Thought of the day
Sunday, May 15, 2016

Pentecost Sunday - Solemnity - Year C

Pentecost, the fulfillment of Passover

      The Jews celebrated Passover, as you know, with the sacrifice of a lamb, which they ate with unleavened bread. This sacrifice of the lamb symbolized the sacrifice of Jesus Christ and the unleavened bread symbolized new life purified from its former yeast… Fifty days after the Passover they celebrated the moment when, on the mountain of Sinai, God gave them the Law written by his own hand. To the Passover’s prefiguration there succeeds the Passover in its fullness (1Cor 5:7): Jesus Christ is sacrificed and causes us to pass from death to life. In fact the word “Passover” means “passing” as expressed by the evangelist it when he says: “The hour had come when Jesus was to pass from this world to his Father” (Jn 13:1)…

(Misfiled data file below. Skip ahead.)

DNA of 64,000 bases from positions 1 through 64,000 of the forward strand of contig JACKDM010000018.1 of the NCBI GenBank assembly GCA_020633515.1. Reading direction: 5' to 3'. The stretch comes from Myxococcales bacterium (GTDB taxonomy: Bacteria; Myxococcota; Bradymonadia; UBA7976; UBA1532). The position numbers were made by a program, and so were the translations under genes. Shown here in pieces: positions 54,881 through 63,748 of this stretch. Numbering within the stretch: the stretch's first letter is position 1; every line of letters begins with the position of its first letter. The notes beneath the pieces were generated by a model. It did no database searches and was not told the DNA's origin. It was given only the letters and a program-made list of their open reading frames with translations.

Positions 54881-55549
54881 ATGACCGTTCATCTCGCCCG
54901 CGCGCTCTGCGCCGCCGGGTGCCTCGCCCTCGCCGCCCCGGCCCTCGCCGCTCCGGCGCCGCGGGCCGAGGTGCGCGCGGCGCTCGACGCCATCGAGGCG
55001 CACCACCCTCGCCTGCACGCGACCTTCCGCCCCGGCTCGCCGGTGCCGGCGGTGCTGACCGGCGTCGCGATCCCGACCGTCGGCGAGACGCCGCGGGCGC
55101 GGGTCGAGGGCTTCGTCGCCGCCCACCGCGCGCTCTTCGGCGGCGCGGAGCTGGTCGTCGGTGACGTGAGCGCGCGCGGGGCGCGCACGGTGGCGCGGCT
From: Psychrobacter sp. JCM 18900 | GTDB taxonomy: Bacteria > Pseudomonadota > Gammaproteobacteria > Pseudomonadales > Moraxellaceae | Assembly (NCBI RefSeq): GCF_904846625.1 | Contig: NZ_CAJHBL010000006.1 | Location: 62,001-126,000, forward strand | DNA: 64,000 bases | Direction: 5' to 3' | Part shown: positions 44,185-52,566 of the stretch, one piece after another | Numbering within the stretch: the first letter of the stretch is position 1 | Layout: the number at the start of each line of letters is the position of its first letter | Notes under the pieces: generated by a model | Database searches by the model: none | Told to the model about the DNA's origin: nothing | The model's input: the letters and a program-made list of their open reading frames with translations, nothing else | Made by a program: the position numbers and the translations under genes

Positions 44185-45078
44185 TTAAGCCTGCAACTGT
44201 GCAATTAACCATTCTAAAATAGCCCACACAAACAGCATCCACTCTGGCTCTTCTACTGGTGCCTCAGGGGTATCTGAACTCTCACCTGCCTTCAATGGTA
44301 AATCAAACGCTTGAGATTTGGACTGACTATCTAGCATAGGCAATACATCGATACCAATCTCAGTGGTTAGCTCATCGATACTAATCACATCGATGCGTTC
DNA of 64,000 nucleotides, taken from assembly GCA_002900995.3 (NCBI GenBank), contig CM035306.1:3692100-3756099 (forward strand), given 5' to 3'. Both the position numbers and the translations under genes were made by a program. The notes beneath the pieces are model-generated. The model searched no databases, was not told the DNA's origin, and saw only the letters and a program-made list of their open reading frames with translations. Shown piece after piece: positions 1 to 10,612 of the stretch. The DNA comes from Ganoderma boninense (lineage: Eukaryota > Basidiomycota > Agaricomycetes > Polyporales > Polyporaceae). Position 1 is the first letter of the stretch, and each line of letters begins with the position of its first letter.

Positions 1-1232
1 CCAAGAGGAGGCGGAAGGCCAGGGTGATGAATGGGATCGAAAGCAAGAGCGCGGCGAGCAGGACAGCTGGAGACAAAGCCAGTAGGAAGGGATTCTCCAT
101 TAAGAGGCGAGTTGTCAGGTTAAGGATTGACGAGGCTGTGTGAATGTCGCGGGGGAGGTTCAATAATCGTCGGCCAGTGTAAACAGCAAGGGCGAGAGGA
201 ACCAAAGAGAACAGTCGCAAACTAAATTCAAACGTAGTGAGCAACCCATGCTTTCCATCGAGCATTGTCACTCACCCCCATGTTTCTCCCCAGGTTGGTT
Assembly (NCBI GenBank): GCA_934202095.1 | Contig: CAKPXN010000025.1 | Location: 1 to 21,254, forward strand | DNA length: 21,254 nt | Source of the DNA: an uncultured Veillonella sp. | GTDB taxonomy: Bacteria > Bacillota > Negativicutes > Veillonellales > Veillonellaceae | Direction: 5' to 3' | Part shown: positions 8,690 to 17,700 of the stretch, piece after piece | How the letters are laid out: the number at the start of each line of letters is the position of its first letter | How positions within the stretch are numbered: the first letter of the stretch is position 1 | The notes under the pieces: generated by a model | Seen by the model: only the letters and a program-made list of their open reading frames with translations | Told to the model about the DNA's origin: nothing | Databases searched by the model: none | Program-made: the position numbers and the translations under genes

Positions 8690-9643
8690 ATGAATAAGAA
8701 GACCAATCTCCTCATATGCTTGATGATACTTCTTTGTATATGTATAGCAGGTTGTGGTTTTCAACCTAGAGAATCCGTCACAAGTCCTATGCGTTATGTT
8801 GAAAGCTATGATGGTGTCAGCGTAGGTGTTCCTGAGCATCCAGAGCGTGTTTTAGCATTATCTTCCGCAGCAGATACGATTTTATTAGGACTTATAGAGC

Therefore the new Passover is celebrated, the Lord is raised from the dead, he makes us pass from death to life… and, fifty days afterwards, the holy Spirit, the “finger of God” (Lk 11:20), comes down upon the disciples. Yet see how different are the circumstances. In the former case the people stood afar off: fear, not love, ruled over them; God came down on Mount Sinai in the midst of fire, striking the people with awe…. Here, to the contrary, when the Holy Spirit descended, the disciples were “all gathered together in one place” and the Spirit, far from terrifying them from the top of the mountain, entered into the house where they were (Acts 2:1f.)… 

“There appeared,” Scripture says, “tongues as of fire.” Was this a fire that stirred up fear? Not at all. These tongues “came to rest on each one of them… and they began to speak in different tongues as the Spirit enabled them to proclaim.” Listen to the tongue that speaks and understand that it is the Spirit who writes, not on stone but in the human heart (Ex 31:18; 2Cor 3:3). Thus “the Law of the Spirit of life” (Rom 8:2), written on the heart and not in stone, is in Jesus Christ, in whom the Passover has been celebrated in all truth.

Saint Augustine